“You can’t be unhappy in the middle of a big, beautiful river”

– Jim Harrison

This opening weekend, it is time to reset your priorities. Put all your fringe pursuits aside and seek happiness, and a few trout, in a big, beautiful river.

Big Wood
The snow and rain the mountains received this week will help slow the runoff on the Wood and make for some fantastic fishing over the opening weekend. However, once we get consistently hot weather, expect flows to spike to around 1,000 CFS and then rapidly drop, much like last year. Despite the lower than average flows this weekend, don’t expect the river to be easily waded or crossed; it is high enough to be extremely dangerous. Be sure to have a wading belt on at all times and fish with a buddy. That said, most all access points should provide decent fishing opportunities. Search for fish in the side channels and along the banks. Be aware that some trout may still be spawning in shallower runs and should be left alone. And as always, please respect private property while moving along the river’s edge. For bugs, you may see a few golden stones, some PMDs, along with a smattering of caddis. It is also likely that you may not see any bug activity at all as the water is still quite chilly. When hunting the slow side water, a large attractor dry and a trailing beaded nymph should be sufficient. Indicator nymphing or Euro style will also be effective in the deeper runs.

Warm Springs and Trail Creek
These two Big Wood tributaries are very low and will be fishable on opening day. If you like small stream fishing, June might be the best time to explore these waters as come July they may be too low.

Silver Creek
The Creek is often the epicenter of the opening weekend frenzy. Most all the campsites on the lower river will be occupied and cars will line all the access points in the Preserve. Please be respectful to all users if you plan to spend some time on the Preserve, Pond, Willows, or Point of Rocks access points. Also keep your eyes out from some changes in the upper part of the Creek. The Nature Conservancy is working hard to improve access and kindly ask that users stay on the designated trails and utilize the access points to prevent habitat degradation. As common courtesy, try to wade on the gravel river bottom and avoid stirring up silt as it can send waves of off colored water on downstream anglers. Also, the visitor center is being remodeled and remains closed. So look for posted information at each access allowing you to sign in via your phone with a QR code or by texting “Visitor” to (833) 593-0682. As for fishing, expect a few PMDs, midge, and some Baetis late in the day. Otherwise, a variety of flies and techniques will work until the trout wise up. Finally, the Brown Drake vigil has already begun. If the weather cooperates, this hatch may be early this year due to the low water conditions. Sometime between this weekend and the first week or so of June this hatch should get started.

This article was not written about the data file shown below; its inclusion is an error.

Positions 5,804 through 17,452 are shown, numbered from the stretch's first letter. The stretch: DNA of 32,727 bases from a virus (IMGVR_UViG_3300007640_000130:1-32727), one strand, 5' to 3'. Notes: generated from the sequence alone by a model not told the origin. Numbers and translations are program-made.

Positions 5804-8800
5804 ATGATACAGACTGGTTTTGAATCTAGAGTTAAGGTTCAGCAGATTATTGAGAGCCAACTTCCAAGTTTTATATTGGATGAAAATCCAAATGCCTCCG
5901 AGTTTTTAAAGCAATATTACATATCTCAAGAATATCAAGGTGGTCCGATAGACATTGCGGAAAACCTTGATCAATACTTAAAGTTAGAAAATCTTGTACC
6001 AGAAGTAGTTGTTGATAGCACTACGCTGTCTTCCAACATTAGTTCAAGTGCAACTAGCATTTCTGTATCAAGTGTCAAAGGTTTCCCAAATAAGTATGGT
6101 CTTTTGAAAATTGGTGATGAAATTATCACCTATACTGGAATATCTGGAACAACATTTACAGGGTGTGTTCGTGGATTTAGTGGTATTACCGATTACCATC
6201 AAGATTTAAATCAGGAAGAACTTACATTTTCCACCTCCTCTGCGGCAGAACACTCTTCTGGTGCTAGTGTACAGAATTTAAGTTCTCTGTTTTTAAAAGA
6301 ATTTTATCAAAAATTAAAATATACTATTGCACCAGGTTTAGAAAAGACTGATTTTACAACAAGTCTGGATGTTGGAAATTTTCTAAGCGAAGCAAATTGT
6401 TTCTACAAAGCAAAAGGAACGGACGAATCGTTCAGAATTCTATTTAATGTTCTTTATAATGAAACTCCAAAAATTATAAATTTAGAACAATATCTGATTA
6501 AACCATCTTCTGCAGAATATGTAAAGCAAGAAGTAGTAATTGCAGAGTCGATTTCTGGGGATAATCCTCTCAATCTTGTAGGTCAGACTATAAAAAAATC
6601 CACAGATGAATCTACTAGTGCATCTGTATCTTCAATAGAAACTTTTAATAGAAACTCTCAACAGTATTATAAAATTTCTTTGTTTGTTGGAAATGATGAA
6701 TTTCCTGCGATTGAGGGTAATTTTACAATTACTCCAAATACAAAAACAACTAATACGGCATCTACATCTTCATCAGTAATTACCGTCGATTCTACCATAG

The Upper Big Lost
Trail Creek Pass is open, and the upper Lost follows the same pattern as the Wood in terms of runoff and fishability. This would be a great place to explore if you are looking to avoid crowds and look at wildflowers. If you focus on the prime holding water, you are sure to find some quality trout. Still, the best fishing up here is yet to come as the flows stabilize and start to drop.